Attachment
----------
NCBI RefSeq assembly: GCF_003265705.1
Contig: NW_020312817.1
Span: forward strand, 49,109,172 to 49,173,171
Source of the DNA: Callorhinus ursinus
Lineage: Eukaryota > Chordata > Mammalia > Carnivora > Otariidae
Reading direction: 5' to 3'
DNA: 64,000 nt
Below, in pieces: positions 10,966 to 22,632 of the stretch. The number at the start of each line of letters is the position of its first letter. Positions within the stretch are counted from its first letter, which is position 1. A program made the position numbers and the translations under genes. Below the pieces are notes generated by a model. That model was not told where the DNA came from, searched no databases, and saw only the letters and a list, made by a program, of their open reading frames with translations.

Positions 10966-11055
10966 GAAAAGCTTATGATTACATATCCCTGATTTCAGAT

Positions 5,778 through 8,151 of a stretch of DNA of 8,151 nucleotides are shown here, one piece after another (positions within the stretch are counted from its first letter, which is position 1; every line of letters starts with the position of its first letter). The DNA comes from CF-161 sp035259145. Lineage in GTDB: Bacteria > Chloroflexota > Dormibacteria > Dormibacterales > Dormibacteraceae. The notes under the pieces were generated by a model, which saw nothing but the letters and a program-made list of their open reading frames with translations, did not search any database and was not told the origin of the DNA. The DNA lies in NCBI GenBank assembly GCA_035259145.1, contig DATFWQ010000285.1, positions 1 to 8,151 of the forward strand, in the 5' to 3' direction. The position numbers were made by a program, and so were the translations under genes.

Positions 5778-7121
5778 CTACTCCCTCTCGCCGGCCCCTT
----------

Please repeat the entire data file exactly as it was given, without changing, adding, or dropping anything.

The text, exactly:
NCBI RefSeq assembly: GCF_003265705.1
Contig: NW_020312817.1
Span: forward strand, 49,109,172 to 49,173,171
Source of the DNA: Callorhinus ursinus
Lineage: Eukaryota > Chordata > Mammalia > Carnivora > Otariidae
Reading direction: 5' to 3'
DNA: 64,000 nt
Below, in pieces: positions 10,966 to 22,632 of the stretch. The number at the start of each line of letters is the position of its first letter. Positions within the stretch are counted from its first letter, which is position 1. A program made the position numbers and the translations under genes. Below the pieces are notes generated by a model. That model was not told where the DNA came from, searched no databases, and saw only the letters and a list, made by a program, of their open reading frames with translations.

Positions 10966-11055
10966 GAAAAGCTTATGATTACATATCCCTGATTTCAGAT

Positions 5,778 through 8,151 of a stretch of DNA of 8,151 nucleotides are shown here, one piece after another (positions within the stretch are counted from its first letter, which is position 1; every line of letters starts with the position of its first letter). The DNA comes from CF-161 sp035259145. Lineage in GTDB: Bacteria > Chloroflexota > Dormibacteria > Dormibacterales > Dormibacteraceae. The notes under the pieces were generated by a model, which saw nothing but the letters and a program-made list of their open reading frames with translations, did not search any database and was not told the origin of the DNA. The DNA lies in NCBI GenBank assembly GCA_035259145.1, contig DATFWQ010000285.1, positions 1 to 8,151 of the forward strand, in the 5' to 3' direction. The position numbers were made by a program, and so were the translations under genes.

Positions 5778-7121
5778 CTACTCCCTCTCGCCGGCCCCTT